“There are no limits to growth, because there are no limits of human intelligence, motivation, & innovation ” – President Reagan
Startup Topics: Follow your Passion, Commitment, Target Market, Flexible, developing your Processes, play to Win, Customer Service is King.
Is it a go? So you have a great idea that you think can make a lot of money. If you want to get into business, that can be a good first step. But there a lot of things to consider before leaping into that world. Maybe you like your idea, but is it your passion? Do you know how much people are actually going to buy the product or engage with it? What do the hard numbers tell you about this idea? Obviously there are a lot of key things to consider when you’re going startup. But some are more crucial than others. I’ve laid out the seven most important ones for you here.
1. Follow your Passion . . .
not just what you think is going to be easy to be profitable. Think about a Startup idea you have. Are you in love with it? Is it something you’d be ecstatic to eat, sleep & breathe every day for a few years? If it motivates you up just thinking about doing it for a living, that’s a really good sign. If not, throw the idea out and find another. But that doesn’t mean you have to turn all of your hobbies into your career. You can love your work too. You may be passionate about a lot of things and always have been. Turning your passions into a Startup in some way, shape, or form wont steer you wrong.
2. Question your Commitment . . .
from the very beginning. Too often I hear startup entrepreneurs say how hard they’re working and that they are “all in,” when in all honesty, they don’t dedicate enough time to be an employee–let alone a Founder or CEO. If you want to find a sure-fire way to irritate & discourage all of your teammates & employees, be the type of Founder who’s never around. A discouraged, unengaged team is the first sign that a business is doomed to fail. If you are not willing to dedicate the time and obsess over your business in the early years, you are not cut out for this kind of life. And that’s okay—a Startup is not for everyone.
3. Make sure the Market is worth the effort.
Once you’ve determined, what it is you’re passionate about, you need to take a step back and evaluate the market size. What’s it’s potential? Let’s say you build this business idea into something best-in-class. What’s the ceiling? And more importantly, is that ceiling high enough for you? Too many ideas launch without a clear understanding of the reality of the opportunity–and those are the ideas that fail. You need to think long & hard about any idea you have, before you risk your life on it. It should be something you’re willing to work tirelessly to build–for yourself, and those around you.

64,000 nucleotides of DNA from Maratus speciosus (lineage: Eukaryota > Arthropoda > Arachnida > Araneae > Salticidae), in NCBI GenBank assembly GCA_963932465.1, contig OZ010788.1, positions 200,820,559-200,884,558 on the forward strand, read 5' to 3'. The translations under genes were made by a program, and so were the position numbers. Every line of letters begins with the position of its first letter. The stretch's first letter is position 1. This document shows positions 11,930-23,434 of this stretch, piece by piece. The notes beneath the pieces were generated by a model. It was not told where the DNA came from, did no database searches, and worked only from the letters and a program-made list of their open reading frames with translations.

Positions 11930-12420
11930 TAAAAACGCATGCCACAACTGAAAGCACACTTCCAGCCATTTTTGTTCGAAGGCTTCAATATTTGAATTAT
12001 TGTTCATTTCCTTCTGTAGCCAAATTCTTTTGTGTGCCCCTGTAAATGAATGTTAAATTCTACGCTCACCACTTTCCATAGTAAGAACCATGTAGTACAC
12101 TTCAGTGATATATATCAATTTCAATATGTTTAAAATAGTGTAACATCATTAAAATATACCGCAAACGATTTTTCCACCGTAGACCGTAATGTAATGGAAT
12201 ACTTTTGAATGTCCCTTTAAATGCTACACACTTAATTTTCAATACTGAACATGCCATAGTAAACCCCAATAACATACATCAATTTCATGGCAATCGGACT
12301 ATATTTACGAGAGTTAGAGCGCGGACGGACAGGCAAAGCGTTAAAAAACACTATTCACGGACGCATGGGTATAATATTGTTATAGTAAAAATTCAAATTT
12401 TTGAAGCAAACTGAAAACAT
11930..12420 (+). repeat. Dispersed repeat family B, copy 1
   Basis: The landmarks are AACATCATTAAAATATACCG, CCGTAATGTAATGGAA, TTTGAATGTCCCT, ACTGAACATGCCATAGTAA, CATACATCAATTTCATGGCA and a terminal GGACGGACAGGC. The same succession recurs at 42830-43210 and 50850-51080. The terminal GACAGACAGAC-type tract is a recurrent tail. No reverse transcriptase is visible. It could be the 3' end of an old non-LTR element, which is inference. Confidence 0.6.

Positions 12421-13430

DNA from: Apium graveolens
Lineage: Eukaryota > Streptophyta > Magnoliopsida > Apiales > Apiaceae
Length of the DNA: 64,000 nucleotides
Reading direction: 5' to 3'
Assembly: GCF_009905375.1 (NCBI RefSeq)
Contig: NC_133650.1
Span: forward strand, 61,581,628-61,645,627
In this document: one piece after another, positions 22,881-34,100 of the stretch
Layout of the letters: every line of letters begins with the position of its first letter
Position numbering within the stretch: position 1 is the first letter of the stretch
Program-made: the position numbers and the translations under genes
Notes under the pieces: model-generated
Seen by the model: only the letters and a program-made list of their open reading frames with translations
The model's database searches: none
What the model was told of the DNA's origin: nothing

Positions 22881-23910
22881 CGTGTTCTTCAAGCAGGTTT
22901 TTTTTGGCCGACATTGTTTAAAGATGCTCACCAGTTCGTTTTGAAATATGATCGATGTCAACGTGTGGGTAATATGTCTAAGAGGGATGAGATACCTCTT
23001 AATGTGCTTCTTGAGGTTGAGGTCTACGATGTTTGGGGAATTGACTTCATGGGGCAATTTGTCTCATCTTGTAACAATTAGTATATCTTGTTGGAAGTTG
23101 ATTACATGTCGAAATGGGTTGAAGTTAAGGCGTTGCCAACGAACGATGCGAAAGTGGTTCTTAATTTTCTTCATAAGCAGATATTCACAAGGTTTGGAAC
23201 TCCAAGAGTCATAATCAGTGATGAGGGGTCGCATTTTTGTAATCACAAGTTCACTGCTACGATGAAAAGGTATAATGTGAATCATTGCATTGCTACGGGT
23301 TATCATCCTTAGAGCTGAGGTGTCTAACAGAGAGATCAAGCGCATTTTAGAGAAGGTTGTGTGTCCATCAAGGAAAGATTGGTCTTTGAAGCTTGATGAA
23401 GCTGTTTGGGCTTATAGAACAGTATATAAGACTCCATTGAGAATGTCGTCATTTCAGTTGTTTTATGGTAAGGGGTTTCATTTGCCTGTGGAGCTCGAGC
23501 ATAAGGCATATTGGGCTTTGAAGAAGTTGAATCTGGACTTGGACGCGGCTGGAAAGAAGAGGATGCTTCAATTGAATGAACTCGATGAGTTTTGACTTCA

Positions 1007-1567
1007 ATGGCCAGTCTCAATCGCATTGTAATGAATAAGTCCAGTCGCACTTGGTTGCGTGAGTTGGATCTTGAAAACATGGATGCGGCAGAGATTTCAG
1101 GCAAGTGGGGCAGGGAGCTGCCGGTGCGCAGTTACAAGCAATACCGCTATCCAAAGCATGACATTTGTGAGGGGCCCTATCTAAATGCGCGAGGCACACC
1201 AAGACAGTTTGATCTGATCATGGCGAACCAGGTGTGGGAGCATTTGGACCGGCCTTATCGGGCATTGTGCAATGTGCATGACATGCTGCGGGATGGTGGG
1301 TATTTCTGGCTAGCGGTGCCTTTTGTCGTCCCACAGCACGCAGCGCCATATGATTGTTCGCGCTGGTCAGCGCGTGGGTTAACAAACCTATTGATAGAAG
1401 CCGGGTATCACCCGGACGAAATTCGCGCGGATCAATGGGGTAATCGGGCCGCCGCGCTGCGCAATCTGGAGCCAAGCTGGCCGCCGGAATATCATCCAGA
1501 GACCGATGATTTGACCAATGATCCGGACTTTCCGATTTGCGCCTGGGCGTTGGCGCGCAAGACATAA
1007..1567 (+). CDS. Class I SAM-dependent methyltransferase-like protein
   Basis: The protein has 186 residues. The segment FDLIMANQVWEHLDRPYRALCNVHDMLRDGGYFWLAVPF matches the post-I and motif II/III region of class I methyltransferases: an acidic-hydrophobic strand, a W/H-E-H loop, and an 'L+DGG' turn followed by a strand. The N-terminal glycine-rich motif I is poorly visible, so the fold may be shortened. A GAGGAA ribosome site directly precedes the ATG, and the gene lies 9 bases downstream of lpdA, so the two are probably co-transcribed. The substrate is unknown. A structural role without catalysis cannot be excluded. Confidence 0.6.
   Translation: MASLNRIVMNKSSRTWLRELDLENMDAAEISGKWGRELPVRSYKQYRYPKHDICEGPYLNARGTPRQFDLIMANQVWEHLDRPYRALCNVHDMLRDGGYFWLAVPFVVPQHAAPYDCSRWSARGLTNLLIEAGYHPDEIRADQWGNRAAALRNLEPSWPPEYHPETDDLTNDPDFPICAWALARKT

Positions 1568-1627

4. Don’t get Stuck to your Ideas.
Be Flexible when the Market or an Opportunity demands it. Because your company can change rapidly in its Startup phase, you have to be able to pivot & adjust to new developments. Just because it starts as one thing, does not mean that will be the only Mission of your business.
Look at Amazon. It started as an online Book-Seller and has since expanded to be the largest full-line Retailer in the world. A large part of their success is due to their ability to take advantage of new opportunities. Find ways to diversify your product or service, then be ready to make changes as those lines develop.
5. Prioritize developing your Processes.
In the beginning stages of your business, creating Written Processes for how you do things–from recruiting, basic simple tasks to complex ones. This will be one of the things that defines your long-term success. Having Written Procedures will it help you delegate the day-to-day tasks you do as Founder. It will make everything (ie. training, process improvement, etc) that much more streamlined. It’s ok that processes change as you grow. Update your Docs. But having clearly defined Procedures early on, will pay huge dividends = smoother operations = less time = less $$$ = more profit = competitive advantage.
6. Always play to Win / don’t ever stop Improving.
The head coach of the New England Patriots, Bill Belichick, has a way of motivating players – Tom Brady, of raising their expectations so they believe that they will win. It’s the same in the business world as it is on the football field. You’ve got to expect big things for yourself. You’ve got to expect that you’ll win !!! Don’t go into any venture believing that you’ll fail, because then you will. Expect the best for you & your team. Say what you want (your Goals), what you expect to happen, and then take action to make it happen. The life of an Startup Founder isn’t for everyone, but if you’re passionate, committed & willing to risk big to win, you’ll make it !!!
7. Customer Service is King.
How you treat your customers is vital to your future success. You have to listen to what your customers needs are, instead of assuming you already know what they want. To be a successful startup, you have to have a good connection to your clients. Get out of your office, and meet with your Customers face-to-face. No matter how big you get, be humble and get real with your Customers so you can collect information on how to make their experience even better. Both Sam Walton & a Founder of Costco, toured hundreds of stores a year until they retired in their 70s. That’s how you understood your customers’ needs.
Comments: Do you have any Ideas on how to grow a Startup faster?
from INC Zine 9/18 enhanced by Peter/CXO Wiz4biz